Published June 1982
This report covers several emerging technologies which use synthesis gas as the principal feedstock for production of bulk chemicals. These chemicals include acetic anhydride, vinyl acetate, ethylene, and ethanol. Six processes are presented: two each for the manufacture of acetic anhydride and ethylene, and one each for the manufacture of vinyl acetate and ethanol.
Section 4 compares two routes to acetic anhydride. In the conventional route, carbon monoxide and methanol are reacted to give acetic acid. Part of the acetic acid is pyrolyzed to ketene which is then reacted with the remaining acetic acid to give acetic anhydride. In a second route, recently announced by Tennessee Eastman, methanol is esterified to methyl acetate. The methyl acetate is then reacted with carbon monoxide to form acetic anhydride.
A new process to vinyl acetate is presented in Section 5. It entails reaction of synthesis gas with methyl acetate derived by esterification of methanol as in the above process. The process economics is compared with that for the conventional process to vinyl acetate from ethylene and acetic acid.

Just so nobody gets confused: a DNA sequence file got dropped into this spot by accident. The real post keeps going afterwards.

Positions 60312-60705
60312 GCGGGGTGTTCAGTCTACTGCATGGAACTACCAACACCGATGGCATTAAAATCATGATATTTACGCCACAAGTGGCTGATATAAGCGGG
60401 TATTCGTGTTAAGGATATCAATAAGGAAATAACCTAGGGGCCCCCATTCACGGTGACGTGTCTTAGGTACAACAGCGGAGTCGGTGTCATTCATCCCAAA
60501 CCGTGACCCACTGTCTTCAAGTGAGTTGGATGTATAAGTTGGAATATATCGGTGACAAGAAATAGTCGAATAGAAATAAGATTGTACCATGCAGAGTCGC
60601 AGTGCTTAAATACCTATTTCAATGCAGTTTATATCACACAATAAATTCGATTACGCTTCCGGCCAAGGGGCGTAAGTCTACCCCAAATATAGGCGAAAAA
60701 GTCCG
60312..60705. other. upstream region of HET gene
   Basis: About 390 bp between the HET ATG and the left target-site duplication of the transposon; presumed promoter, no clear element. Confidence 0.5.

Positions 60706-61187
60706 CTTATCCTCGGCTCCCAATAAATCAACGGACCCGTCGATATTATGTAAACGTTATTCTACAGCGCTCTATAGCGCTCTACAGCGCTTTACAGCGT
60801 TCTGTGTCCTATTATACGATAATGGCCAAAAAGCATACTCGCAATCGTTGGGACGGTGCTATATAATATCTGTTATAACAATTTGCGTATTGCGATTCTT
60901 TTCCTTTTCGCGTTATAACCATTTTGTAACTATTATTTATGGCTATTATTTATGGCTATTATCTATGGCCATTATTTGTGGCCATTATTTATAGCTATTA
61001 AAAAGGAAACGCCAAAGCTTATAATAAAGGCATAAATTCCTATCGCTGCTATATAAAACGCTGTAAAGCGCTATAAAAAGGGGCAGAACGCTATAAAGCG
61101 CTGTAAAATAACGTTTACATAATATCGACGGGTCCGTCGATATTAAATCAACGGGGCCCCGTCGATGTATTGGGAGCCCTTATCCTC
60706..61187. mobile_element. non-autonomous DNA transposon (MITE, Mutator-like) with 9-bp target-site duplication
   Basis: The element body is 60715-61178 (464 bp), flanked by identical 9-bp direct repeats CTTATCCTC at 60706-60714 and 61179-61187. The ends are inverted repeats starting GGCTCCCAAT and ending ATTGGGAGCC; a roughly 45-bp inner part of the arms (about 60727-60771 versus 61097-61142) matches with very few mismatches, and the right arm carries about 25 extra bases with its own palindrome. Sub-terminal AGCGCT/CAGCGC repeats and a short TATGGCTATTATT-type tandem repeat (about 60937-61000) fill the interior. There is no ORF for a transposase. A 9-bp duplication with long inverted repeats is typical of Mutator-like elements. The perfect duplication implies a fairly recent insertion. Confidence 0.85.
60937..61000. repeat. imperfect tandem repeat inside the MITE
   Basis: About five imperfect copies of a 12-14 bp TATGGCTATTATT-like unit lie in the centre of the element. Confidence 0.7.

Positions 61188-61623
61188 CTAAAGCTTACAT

Sections 6 and 7 compare two routes to ethylene. Section 6 concerns the manufacture of ethylene by a direct Fischer-Tropsch synthesis from synthesis gas. Section 7 concerns the manufacture of ethylene from methanol in the presence of a zeolite catalyst. The economics for both processes when coal is used as the basic feedstock are compared with the economics for the conventional process to ethylene from gas oil.
Section 8 evaluates a route to ethanol directly from synthesis gas, with a copper-cobalt catalyst, in a manner similar to that used in the manufacture of methanol. It is compared with the conventional route to ethanol by catalytic hydration of ethylene.